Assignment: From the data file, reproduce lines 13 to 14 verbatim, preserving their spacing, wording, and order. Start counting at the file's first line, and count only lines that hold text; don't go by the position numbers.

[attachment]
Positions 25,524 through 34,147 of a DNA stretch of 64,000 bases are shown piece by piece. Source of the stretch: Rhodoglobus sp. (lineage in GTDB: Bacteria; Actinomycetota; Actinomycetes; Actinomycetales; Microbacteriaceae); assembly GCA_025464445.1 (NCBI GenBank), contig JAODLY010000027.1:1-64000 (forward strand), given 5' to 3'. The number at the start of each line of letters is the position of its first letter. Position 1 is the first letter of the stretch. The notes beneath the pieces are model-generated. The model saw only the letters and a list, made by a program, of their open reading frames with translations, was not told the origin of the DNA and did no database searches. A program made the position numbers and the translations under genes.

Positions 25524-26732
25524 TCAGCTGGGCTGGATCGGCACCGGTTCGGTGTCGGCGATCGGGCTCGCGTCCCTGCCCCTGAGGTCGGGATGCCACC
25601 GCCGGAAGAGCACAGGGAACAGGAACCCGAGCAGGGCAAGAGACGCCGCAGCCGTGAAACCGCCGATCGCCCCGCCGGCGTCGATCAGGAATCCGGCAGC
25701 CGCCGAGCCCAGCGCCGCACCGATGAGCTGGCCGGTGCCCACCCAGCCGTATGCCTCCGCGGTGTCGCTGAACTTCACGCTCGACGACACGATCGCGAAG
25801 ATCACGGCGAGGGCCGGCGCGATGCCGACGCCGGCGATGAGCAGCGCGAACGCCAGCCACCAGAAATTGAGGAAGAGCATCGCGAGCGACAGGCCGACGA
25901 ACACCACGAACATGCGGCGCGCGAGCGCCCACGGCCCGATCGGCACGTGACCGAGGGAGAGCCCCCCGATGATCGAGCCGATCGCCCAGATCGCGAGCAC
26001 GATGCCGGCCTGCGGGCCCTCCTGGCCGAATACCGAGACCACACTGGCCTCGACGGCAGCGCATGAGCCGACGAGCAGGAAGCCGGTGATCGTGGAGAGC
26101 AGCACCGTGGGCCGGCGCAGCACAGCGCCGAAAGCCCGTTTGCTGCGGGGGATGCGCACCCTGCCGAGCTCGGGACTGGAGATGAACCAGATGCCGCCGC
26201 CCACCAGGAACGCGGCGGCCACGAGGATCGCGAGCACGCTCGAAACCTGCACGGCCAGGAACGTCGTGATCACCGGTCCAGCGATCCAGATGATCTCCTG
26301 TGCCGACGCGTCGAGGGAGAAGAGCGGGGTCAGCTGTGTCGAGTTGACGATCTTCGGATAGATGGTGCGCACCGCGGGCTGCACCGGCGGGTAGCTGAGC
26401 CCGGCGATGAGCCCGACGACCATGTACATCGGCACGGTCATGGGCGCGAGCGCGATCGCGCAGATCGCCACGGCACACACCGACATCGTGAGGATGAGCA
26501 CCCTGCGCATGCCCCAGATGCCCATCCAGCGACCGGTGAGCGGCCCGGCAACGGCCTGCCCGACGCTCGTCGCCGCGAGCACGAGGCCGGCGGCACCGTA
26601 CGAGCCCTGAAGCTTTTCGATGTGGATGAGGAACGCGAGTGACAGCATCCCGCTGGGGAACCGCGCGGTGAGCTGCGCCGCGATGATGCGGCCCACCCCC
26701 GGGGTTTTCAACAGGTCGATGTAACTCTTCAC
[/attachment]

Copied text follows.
26501 CCCTGCGCATGCCCCAGATGCCCATCCAGCGACCGGTGAGCGGCCCGGCAACGGCCTGCCCGACGCTCGTCGCCGCGAGCACGAGGCCGGCGGCACCGTA
26601 CGAGCCCTGAAGCTTTTCGATGTGGATGAGGAACGCGAGTGACAGCATCCCGCTGGGGAACCGCGCGGTGAGCTGCGCCGCGATGATGCGGCCCACCCCC